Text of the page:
Hiking, Peak District Walks

Hiking Above Holmfirth: Peak District Walks

Start point: Holme Moss car park

End point: Holme Moss car park

The route map shows a more legal route than the one we took. A lack of signage meant we ended up walking a long section of path that was not public access land and didn’t realise until the end, so I have suggested an alternative route to avoid any potential issues with Yorkshire Water staff.

Distance: 10km

Difficult: Easy-Intermediate

Rating: 4/5

This meander above Holmfirth was a surprisingly enjoyable experience. I had planned this route out purely because we had met some friends in Holmfirth for coffee and doing a hike near the town in the afternoon seemed like the best plan. I wasn’t very familiar with this area so it also seemed like a good opportunity to explore a new part of the Peak District, with the added bonus of it being a much quieter area.

We began at Holme Moss car park which is opposite the Holme Moss transmitting station. The transmitting station is a very clear landmark in this region of the Peak District and would be present as a navigational reference for the duration of the walk.

The first 4.5km of the walk contained the most dramatic scenery and the best views. As we made our way along Fern Hill there was a great view over Yateholme and Riding Wood reservoirs and across to Holmfirth. The path itself was easy to follow aside from a short section just past Herbage Hill and passing Ramsden Clough where the path became a little unclear and I had to consult Viewranger to check we were going in the right direction, but we re-located the path easily enough and continued on our way.

Looking down Lad Clough

The next 2.5km brought us down out of the hills and contained a short section of road walk. After the road there was a hike along a dirt road as we made our way towards the reservoirs. The views here weren’t soectacular, but they were nothing to really complain about. We paused for lunch with a view over the surrounding fields before carrying on to the next stage of the hike.

As we got close to Riding Wood reservoir the path we took differed from the one I have suggested in the route map above. Unbeknowest to us at the time, we walked for perhaps 3km on paths that were not open to the public. There were however, no signs indicating that this was the case, nor is there anything stopping you from traversing the first kilometre of path that leads past the point of Riding Wood Reservoir and up to the bridge that crosses the stream coming down from Ramsden Clough. If you did wish to walk up to this bridge and then traverse back to the public access track, then there is a lovely waterfall slight back from the bridge up here that would make it worth the detour.

Looking down onto Riding Wood reservoir

After the waterfall and the bridge we continued on a path that led us towards Yateholme reservoir. It was along here that we came across the first indications that this path was not a permitted footpath, however, there were still no signs confirming this. We encountered a couple of gates that were chained shut with nails bent over the chains, indicating they hadn’t been opened in quite some time. It seems as though people don’t venture along this path very often for any reason, so the adventurous at heart may still wish to investigate this route. We saw no one for the vast majority of the walk but there was definitely no sight nor sound of anyone at all around Riding Wood and Yateholm reservoirs until we reached Kiln Bent road, which runs along the northerly edge of each reservoir. Yateholme reservoir sported a number of ‘no bathing’ signs, but the only ‘no public access’ sign we encountered was when we reached Kiln Bent road and looked back the way we had come. It was also here that we encountered our first other walkers.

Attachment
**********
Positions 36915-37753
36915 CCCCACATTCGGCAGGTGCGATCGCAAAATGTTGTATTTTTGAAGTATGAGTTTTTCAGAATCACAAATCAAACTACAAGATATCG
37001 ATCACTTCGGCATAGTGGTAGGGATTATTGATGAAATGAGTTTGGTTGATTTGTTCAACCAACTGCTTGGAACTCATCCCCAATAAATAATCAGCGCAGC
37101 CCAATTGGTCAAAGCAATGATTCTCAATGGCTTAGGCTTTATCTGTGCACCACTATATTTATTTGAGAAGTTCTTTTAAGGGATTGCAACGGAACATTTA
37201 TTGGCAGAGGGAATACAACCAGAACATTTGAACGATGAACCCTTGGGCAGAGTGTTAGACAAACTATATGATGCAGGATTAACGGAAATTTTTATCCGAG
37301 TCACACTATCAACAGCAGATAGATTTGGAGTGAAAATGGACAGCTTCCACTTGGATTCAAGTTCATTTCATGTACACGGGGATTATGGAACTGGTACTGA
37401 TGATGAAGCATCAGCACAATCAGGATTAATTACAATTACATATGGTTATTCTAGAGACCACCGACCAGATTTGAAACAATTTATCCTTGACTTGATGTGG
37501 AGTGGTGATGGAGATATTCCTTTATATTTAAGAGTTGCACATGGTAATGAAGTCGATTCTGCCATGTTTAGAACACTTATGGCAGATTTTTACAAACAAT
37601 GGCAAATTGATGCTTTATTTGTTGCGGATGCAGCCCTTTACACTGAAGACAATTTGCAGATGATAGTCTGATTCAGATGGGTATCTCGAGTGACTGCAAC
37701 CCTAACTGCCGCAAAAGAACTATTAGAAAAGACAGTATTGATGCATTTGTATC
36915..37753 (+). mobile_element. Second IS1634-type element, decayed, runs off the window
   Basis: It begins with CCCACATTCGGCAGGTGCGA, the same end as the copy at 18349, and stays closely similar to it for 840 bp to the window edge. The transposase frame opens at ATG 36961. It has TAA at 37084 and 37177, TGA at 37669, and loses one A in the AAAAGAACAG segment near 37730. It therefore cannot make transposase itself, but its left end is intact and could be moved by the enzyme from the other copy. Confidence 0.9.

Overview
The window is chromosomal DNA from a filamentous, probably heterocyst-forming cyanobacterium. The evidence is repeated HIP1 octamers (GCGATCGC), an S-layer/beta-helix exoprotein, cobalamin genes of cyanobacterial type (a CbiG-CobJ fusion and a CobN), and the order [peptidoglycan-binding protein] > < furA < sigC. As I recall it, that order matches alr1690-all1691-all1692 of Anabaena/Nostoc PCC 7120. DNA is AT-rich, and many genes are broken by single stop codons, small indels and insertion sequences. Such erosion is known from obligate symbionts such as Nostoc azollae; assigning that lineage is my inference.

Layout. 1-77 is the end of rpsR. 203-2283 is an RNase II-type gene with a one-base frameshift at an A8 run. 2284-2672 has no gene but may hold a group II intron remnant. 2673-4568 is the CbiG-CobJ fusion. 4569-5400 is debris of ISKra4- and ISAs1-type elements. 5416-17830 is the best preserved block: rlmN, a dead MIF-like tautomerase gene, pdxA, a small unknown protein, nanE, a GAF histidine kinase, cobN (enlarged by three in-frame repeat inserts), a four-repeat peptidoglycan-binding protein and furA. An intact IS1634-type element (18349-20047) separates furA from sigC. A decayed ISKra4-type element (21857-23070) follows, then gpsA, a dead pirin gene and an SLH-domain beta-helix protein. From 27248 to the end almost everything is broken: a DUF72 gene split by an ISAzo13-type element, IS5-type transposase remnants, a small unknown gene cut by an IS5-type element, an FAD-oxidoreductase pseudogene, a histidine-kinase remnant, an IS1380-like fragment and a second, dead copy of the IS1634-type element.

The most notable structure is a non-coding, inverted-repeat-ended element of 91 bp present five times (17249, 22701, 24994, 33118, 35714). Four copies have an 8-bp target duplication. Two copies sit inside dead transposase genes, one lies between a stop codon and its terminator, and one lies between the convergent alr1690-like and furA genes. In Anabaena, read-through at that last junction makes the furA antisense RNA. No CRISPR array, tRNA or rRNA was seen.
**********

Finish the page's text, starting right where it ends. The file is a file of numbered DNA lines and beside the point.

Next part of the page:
Hidden waterfall at the bottom of Ramsden Clough

We decided to not be too upset about our accidental tresspassing and carried on along the track, approaching the one ascent of this walk and the final kilometre. Once again, we discovered after the fact that the path we took to lead us up towards the car park went through a section of private land and once again this was not signposted from the direction we were walking, only after we had reached the gate on the other side and our final bit of hill up to the car park. This is a very short section of path, approximately 300m, and can be hiked quickly. It is the only path available to link the loop up without adding another 2.5km and a significant section of fairly unsafe road walking, so 300m of tresspassing feels within reason in this instance. Again, we saw no one, past through quickly and made our way up the last bit of the hill.

This final ascent is very steep and quite hard work, so be aware of this if you struggle with steep ascents. There is an excellent view looking back over the reservoirs as you ascend, so stopping to look back and catch your breath is easy enough to do.

An enjoyable walk with mostly easy terrain. A pleasant change from the busier areas of the Peak District, with the quiet and solitude away from the crowds making up for the slightly less dramtic landscape.

Thank you for reading! Be sure to check out my other write ups and route maps as well as my gear reviews!

Find me in these social places

Leave a Reply

Your email address will not be published. Required fields are marked *